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Warm ground temperatures likely will affect snowfall accumulation

As Mid-Missouri prepares for the first snowfall of the season, many will notice that accumulation will be hard to come by initially Thursday evening. Although winter came in with a bang and temperatures are struggling to climb out of the 30s, the ground temperatures are lagging behind.

We are still technically in fall and although temperatures have been on the cool side, ground temperatures are still in the 40s. With the warmer ground temperatures the snow that falls this evening will begin to melt, except on very grassy surfaces.

Accumulation of snow on grassy surfaces is easier to accomplish than other surfaces out in the elements for several reasons, despite the warm ground temperatures we’ll see. Although it will prevent any significant accumulation across the region, the warm ground translates to few impacts on roadways as Friday morning approaches.

The reason this occurs has to do with the relationship between a road’s surface and the ground temperatures. A road sits directly on top of the ground and/or Earth’s surface. Since it takes time for the soil temperatures to adjust to colder air temperatures, the warm ground will continue to keep roads above freezing. This is true for all roads except bridges and overpasses, which will freeze before roads because of the cold air that funnels on both the top and bottom portion of the bridge. Grassy surfaces though are more exposed to colder air, which is why we typically see accumulation on those surfaces first.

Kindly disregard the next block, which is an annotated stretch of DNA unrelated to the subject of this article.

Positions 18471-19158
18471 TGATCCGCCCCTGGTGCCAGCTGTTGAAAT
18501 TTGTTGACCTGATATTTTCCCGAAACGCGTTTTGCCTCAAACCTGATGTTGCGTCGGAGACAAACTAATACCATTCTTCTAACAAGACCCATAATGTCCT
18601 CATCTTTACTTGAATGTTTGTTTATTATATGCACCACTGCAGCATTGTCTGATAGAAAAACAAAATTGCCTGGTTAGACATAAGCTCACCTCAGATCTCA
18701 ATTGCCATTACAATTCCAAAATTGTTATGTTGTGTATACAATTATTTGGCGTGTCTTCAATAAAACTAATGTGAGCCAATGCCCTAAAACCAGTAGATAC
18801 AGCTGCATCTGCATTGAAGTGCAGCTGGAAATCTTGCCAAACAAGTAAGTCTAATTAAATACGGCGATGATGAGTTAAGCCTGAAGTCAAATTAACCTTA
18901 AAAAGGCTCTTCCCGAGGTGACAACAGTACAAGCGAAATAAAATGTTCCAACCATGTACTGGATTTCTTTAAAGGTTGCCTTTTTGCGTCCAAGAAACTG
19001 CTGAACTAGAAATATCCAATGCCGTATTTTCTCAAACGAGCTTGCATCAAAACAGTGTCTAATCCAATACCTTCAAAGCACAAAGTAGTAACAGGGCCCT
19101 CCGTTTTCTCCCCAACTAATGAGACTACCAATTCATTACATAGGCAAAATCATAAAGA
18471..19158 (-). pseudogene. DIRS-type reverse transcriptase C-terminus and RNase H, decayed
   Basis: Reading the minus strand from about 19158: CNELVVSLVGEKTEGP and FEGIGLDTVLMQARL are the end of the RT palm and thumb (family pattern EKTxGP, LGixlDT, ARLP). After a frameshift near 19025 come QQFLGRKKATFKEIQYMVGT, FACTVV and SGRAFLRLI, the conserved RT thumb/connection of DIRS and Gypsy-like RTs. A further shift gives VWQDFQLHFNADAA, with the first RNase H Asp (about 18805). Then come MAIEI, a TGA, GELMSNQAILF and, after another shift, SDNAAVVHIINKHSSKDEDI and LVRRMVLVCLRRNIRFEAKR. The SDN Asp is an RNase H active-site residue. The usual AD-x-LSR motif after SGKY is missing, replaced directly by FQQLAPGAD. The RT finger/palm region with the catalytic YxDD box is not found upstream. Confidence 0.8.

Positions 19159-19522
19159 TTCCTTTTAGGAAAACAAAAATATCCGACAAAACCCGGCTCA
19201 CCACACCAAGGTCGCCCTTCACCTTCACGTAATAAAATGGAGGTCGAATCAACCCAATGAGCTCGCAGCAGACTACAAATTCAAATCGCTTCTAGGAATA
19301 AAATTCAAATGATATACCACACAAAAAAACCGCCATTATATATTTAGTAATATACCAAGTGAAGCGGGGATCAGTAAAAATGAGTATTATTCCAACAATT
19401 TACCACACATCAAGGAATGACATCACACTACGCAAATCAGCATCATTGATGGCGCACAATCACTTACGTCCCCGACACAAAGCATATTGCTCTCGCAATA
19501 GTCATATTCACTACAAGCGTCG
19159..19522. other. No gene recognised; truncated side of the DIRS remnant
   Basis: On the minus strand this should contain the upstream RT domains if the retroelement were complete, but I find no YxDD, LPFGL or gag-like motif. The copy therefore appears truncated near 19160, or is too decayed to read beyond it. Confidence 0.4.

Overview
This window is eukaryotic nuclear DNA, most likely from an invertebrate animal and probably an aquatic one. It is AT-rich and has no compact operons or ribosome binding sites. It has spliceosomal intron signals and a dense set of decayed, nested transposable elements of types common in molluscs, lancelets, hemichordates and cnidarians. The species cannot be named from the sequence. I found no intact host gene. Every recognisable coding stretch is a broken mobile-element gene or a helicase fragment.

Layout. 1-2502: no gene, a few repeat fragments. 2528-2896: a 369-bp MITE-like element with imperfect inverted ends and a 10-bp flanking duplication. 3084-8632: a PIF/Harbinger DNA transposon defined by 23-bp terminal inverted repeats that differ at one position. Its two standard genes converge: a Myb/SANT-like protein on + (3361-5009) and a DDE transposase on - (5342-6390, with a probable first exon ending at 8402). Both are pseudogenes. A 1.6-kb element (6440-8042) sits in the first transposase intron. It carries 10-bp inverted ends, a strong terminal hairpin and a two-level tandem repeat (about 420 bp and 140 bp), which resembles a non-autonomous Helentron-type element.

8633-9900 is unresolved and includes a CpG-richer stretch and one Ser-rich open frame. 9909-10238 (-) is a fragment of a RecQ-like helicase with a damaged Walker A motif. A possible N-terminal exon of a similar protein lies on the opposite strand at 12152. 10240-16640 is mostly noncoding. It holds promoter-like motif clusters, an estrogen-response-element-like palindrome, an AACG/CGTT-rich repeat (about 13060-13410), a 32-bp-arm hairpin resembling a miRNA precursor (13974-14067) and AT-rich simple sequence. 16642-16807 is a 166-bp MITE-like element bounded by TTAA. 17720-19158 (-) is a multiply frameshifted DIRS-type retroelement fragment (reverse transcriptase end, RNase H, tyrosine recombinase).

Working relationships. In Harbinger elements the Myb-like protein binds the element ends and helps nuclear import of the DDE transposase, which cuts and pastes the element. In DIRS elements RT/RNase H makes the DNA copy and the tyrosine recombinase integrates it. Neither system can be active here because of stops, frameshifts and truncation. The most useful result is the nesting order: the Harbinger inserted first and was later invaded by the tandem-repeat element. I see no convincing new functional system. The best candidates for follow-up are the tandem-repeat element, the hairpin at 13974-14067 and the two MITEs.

In addition to the soil temperatures, roads take longer to cool off because of the amount of heat they absorb through the day. And while temperatures are expected to drop below freezing into the night, the road temperatures will lag and will likely only cause a few slick spots by the AM commute for the roads less traveled.

Because of these items mentioned above, any snow we see will be very limited in accumulation. Winter came quickly this year, so it will only be a matter of time until the soil temperatures drop with it.

Stay with ABC 17 Stormtrack Weather as we continue to monitor the coming changes and follow us on Twitter @ABC17Stormtrack.

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